Those who were arrested on charges yesterday are facing charges tied to two specific cases. One is the case of a 15-year-old boy. The army raided his house with machine guns. They snatched him. They taped his mouth. They threw a nylon bag over his head. They dragged him into a van. He was never seen again. The reason they hit his house was because his sister, his older sister, had been held captive at an army base, where she was being tortured and repeatedly raped, but she—one account says she had grown so skinny from lack of food that she was able to slip out through the bars and escape. So, retaliation, they hit the house, they took the boy.

The other case concerns the army base at Cobán, where they’ve so far found 558 cadavers, so far—skeletons, 90 of them children. People were brought there from massacre sites all around the northwest. Some of them fled from the massacre sites surrounding the Chixoy Dam project, which is backed by the World Bank. The army would go into villages, burn the houses, take women down to the rivers and violate them. And a number were taken away in helicopters—helicopters, some supplied by the U.S., some supplied by Guatemalan oligarchs, some working out of a CIA operation at the Aurora airport. And from there, they were flown to the Cobán army base. And now, years later, their bones, the bones of these largely women and children, have been traced through DNA sampling back to the surviving families, who have been brave enough to stand up and report this. And these are the bases of the cases.

So, what we’re talking about was the ISIS of its day. The tactics that the world is now finally starting to understand because of the ISIS videos—beheadings, crucifixion, slavery, gang rape, mass slaughter of civilians—ISIS brags about this. Well, the Guatemalan army and their U.S. advisers didn’t brag about it—they concealed it—but they were doing—they were using those same tactics.

AMY GOODMAN: How does this, these arrests this week, that have shocked many, relate to the uprising of the last six months?

ALLAN NAIRN: Well, this was only—this was only politically possible because of the uprising. The uprising, where hundreds of thousands of people came into the streets, brought down General Pérez Molina, and it created a climate where the prosecutors dared to try to go forward with these charges.

These officers arrested the other day include a former army chief of staff, a group of intelligence chiefs, a former member of the Ríos Montt junta, a former minister of the interior. These are people at the heart of the power structure in Guatemala. They’re the partners of the oligarchy. They were the partners of the U.S. military. If you go back and read the cables that have so far been declassified from within the Defense Intelligence Agency and other U.S. agencies, you see them praising these officers, the very ones who were—have now been arrested for these atrocities. And these men arrested are also—also form part of the core of the group that’s the government of—the incoming government, Jimmy Morales, just elected. His right-hand man was Ovalle Maldonado, who is one of those charged with crimes at the Cobán base, which I was just describing, where they—the pits are just stacked with skeletons. So, this has big implications.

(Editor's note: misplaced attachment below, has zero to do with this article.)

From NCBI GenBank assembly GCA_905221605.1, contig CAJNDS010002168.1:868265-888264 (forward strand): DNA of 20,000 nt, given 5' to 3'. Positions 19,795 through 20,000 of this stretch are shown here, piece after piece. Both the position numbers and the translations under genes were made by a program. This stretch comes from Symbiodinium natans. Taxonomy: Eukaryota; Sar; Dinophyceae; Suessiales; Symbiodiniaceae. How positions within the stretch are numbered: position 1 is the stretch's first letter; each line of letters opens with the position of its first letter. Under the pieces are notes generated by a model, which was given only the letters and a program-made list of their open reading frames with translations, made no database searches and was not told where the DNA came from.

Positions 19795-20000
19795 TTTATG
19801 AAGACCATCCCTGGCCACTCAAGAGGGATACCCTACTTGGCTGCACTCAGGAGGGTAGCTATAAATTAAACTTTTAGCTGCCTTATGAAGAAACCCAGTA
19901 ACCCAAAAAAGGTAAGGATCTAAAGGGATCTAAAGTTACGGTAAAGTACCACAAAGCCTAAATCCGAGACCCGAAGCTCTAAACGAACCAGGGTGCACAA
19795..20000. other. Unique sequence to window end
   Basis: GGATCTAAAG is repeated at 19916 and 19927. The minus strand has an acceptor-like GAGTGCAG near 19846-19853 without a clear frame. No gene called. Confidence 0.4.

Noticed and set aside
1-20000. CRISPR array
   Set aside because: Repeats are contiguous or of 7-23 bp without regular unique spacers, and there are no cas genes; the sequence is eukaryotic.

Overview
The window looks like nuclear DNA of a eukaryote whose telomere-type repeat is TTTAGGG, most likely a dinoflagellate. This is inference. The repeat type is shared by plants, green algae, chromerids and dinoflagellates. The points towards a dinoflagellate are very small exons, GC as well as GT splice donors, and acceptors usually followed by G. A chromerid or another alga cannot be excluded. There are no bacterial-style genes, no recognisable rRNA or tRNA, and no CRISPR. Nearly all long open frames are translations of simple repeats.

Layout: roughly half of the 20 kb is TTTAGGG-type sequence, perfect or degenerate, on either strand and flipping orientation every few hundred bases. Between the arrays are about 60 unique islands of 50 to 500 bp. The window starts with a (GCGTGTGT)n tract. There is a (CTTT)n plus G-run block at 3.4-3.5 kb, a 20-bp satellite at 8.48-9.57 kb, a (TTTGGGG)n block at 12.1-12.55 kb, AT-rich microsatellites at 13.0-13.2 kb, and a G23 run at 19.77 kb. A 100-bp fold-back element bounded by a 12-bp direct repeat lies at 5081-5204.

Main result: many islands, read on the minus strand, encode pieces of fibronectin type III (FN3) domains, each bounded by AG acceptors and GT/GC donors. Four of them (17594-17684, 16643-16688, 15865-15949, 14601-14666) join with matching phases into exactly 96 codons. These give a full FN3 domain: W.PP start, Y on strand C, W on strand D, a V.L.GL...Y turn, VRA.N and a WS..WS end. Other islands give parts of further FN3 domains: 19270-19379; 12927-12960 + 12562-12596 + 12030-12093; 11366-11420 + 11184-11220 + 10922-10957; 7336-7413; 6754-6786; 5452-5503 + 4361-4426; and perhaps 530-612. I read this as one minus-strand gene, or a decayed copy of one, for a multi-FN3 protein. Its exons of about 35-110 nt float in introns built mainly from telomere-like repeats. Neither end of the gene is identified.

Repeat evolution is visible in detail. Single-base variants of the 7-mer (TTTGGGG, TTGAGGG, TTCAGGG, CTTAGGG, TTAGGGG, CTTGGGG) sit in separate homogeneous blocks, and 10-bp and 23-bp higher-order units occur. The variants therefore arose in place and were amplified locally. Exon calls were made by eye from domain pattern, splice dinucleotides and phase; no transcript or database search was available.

And it could have even bigger implications for the U.S. I spoke to, during the years when this was happening, three of the four CIA station chiefs who served there. I named their names in an article which appeared in The Nation in 1995. The prosecutors can go look at that article, see who they are. The U.S. personnel who were there, and who are still alive, can be subpoenaed. The U.S. should be subpoenaed to release all NSA, State Department and Pentagon documents regarding payments they made to these officers, training and advice they gave to them. The Guatemalan authorities, in theory, would have the right to extradite surviving U.S. officials.

AMY GOODMAN: Allan Nairn, I wanted to go back to 1995—we’re talking what? Twenty years ago—when you were interviewed by Charlie Rose about the piece in The Nation called "C.I.A. Death Squad," in which you described how Americans were directly involved in the killings by the Guatemalan army. You were being interviewed alongside Elliott Abrams, who challenged what you were saying. Abrams had served as assistant secretary of state for human rights and humanitarian affairs under President Reagan from ’81 to 1985. It starts with you, Allan.